Friday, December 17, 2010

A Lost Art Form

The lost art form I'm talking about is letter writing. When was the last time you wrote (pen to paper) to a friend or relative? Not texting. Not calling. Not Blogging. Nor emailing... an actual letter? Wow, even the spellchecker takes exception to the word "texting."

I looked at the difficulty my oldest child in college English and began wondering whether the impact of today's "gotta have it now" society and advanced technology has had on our children. But admittedly, I am guilty of this also because it is so convenient. The cost is less over time than postage stamps.

Unlike my adult children, I grew up in a era where if you wanted news from home you wrote letters and/or sent post cards. I wrote my grandmother, aunts,  uncles, and friends weekly. I kept a diary of events as I grew up.  Long distance phone calls were saved for emergencies. Although when in school you write to learn the rules, in actual practice it is lost in everyday life. With texting it's LOL, BTW, IMHO, and BRB...misspelled words are not a problem. Everyone seems to be able to read elbowla (writing as if you were typing with one's elbows) and thinks nothing about good penmanship or proper grammar.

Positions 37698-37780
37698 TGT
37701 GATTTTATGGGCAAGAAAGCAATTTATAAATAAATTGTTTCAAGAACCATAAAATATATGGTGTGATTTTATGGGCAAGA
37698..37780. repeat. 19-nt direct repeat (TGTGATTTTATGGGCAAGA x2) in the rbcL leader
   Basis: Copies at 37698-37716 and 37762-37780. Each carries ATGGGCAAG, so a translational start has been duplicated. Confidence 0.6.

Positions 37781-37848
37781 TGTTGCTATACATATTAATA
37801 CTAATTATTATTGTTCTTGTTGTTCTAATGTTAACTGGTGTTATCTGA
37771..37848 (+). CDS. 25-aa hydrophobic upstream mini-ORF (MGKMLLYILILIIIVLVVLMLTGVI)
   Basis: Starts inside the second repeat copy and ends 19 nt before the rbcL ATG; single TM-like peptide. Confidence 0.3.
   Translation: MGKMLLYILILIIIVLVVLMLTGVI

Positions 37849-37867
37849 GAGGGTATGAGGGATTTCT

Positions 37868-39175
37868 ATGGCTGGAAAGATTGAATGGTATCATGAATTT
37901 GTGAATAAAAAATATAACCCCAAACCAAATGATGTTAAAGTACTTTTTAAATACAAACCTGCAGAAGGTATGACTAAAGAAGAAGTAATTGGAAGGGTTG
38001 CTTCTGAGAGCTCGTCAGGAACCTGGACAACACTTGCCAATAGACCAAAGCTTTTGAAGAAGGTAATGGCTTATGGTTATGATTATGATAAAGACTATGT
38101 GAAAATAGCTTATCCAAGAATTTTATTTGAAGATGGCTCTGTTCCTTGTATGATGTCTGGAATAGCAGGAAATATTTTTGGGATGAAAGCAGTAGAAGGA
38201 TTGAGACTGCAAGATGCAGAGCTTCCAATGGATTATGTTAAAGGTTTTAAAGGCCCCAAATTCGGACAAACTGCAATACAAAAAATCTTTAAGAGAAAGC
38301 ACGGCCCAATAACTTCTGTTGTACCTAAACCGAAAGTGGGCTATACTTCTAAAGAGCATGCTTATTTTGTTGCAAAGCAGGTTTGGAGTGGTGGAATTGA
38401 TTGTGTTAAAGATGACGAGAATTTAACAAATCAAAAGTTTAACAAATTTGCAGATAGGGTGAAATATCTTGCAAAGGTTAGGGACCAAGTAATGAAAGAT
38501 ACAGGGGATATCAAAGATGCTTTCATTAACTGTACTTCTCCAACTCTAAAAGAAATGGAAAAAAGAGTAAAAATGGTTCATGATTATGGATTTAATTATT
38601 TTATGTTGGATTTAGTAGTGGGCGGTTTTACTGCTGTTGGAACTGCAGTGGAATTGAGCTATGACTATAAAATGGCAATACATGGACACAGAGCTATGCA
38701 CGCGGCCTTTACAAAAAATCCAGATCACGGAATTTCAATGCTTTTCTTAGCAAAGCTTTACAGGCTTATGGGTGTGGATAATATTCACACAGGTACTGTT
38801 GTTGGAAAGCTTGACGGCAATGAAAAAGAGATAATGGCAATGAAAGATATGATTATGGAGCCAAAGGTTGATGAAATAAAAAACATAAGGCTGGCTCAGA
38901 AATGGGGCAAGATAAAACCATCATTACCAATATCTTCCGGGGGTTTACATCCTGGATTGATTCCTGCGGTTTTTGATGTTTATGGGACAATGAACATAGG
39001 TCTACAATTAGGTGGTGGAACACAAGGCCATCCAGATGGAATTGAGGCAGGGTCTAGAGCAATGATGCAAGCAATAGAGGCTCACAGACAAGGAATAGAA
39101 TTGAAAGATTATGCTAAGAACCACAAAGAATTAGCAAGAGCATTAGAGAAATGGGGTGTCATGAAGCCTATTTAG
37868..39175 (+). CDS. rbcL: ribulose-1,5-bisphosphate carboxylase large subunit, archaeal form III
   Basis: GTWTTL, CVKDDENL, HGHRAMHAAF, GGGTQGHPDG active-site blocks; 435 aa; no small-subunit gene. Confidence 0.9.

My children tell me it's easier to text or talk to say what they mean than to write. Who's fault is that and what is in store for the next generation...their children. I'm seeing the signs now with some of my almost teenage grandchildren. They are sending me instant messages and text messages.

I'm trying something new this Christmas. I'm giving each grandchild a journal, at least the ones over eight years old. There are so many fast paced changes in the world today which should be documented for their memories. Although scrap booking holds memories in pictures and little blurbs about events, a journal is something that is added to over time to show a whole picture. I guess I'm just carrying on the tradition because my grandmother gave me my first journal. Occasionally, I will flip through my earlier journals to get ideas for my novels, slang for a time period, and just to reminisce.

Write something today for your tomorrows. My two cents worth.

1 comment:

evbishop said...

I agree that hand written letters have an artfulness and permanence about them that is lost in our electronic age . . . I used to write copious numbers of cards and stuff envelopes with twenty double-sided sheets regularly to friends and relatives . . . Today I only write my grandmas (and not enough!). I still journal in a spiral bound notebook . . .

Nice post!